Ken Casanega could have played football for the Pittsburgh Steelers. Instead, he chose to serve his country during World War II.
Casanega was born Feb. 18, 1921, in California, raised by a single mother during the Great Depression. He played football at Castlemont High School and Santa Clara University, starring as a halfback. Casanega was part of the 1937 and 1938 Sugar Bowl winning teams. He also played against future Army Veteran Jackie Robinson in a game against UCLA in 1940. Casanega said Robinson was “the only guy I couldn’t catch.”
With the first pick in the third round of the 1942 NFL draft, the Steelers selected Casanega. With World War II in full swing, Casanega turned down the offer and joined the Navy.
Following flight training, Casanega served on aircraft carriers in the Atlantic and Pacific. He flew missions over the Philippines and around Japan. During one flight, after his wing was shot, he narrowly avoided ejecting and landed on a different nearby carrier. During his service, he received a Distinguished Flying Cross for one of his missions. He honorably discharged from the Navy in 1945.
Following discharge, Casanega returned to football. He became one of the original San Francisco 49ers, playing in the team’s inaugural 1946 season following his wartime service. Playing in the All America Football Conference, Casanega intercepted eight passes and scored two touchdowns as a two-way player. His team finished 9-5, second to the Cleveland Browns. He also played one game in 1948.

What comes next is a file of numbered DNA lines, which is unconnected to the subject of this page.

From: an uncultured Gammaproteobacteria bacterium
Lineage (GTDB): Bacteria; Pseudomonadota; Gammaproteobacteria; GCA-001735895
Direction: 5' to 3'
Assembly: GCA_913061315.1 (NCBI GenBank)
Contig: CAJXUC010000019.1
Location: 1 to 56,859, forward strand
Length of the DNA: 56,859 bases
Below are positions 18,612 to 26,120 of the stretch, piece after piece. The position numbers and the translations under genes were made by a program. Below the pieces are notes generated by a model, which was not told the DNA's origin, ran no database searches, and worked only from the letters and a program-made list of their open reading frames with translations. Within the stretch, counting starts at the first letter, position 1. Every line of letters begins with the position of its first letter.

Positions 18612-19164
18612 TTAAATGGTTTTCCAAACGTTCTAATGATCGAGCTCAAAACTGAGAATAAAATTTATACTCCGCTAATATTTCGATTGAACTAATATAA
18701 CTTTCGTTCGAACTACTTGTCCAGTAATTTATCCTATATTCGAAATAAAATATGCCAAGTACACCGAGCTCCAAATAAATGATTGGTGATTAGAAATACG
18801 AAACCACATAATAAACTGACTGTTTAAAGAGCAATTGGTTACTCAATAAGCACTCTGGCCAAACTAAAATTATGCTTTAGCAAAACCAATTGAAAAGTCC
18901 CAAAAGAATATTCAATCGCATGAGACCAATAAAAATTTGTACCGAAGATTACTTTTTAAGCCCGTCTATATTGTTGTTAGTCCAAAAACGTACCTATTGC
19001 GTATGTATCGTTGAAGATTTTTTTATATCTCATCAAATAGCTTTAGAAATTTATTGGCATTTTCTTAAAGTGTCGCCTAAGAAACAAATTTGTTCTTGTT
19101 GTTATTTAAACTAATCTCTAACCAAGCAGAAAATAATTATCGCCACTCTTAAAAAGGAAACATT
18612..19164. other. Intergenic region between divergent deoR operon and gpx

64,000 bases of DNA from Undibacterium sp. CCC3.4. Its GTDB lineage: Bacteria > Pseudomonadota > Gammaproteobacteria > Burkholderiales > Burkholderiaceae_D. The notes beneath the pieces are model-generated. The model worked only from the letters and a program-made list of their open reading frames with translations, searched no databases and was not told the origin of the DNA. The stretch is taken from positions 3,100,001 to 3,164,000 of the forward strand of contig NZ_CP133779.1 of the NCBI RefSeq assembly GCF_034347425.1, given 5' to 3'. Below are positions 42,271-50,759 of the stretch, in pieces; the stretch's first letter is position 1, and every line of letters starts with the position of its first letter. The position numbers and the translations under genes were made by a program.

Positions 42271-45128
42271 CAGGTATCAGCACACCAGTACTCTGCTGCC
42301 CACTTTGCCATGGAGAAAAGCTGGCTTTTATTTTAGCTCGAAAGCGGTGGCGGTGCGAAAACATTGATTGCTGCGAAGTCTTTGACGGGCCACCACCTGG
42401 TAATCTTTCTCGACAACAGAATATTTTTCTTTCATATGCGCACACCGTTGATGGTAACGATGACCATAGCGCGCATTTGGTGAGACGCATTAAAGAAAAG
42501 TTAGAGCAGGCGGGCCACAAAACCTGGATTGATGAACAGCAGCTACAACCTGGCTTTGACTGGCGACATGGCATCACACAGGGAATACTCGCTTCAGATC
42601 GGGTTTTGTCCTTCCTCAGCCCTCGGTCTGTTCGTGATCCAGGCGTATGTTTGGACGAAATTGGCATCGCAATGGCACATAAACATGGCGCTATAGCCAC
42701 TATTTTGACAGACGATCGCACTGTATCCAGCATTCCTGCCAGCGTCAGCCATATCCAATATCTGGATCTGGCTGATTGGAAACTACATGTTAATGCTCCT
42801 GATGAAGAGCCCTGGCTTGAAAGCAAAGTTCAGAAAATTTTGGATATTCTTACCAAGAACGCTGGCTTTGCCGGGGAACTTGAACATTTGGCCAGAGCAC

Santa Clara inducted Casanega into its Hall of Fame in 1965. He later became Napa High School principal and school superintendent for Hollister School District, both in California. He also served as honorary team captain twice for the 49ers, calling the coin toss at alumni games.
Casanega now lives in Medford, Oregon. He’s been married to his wife, Helen, for 77 years. She’s the younger of the two, recently turning 99 years old.
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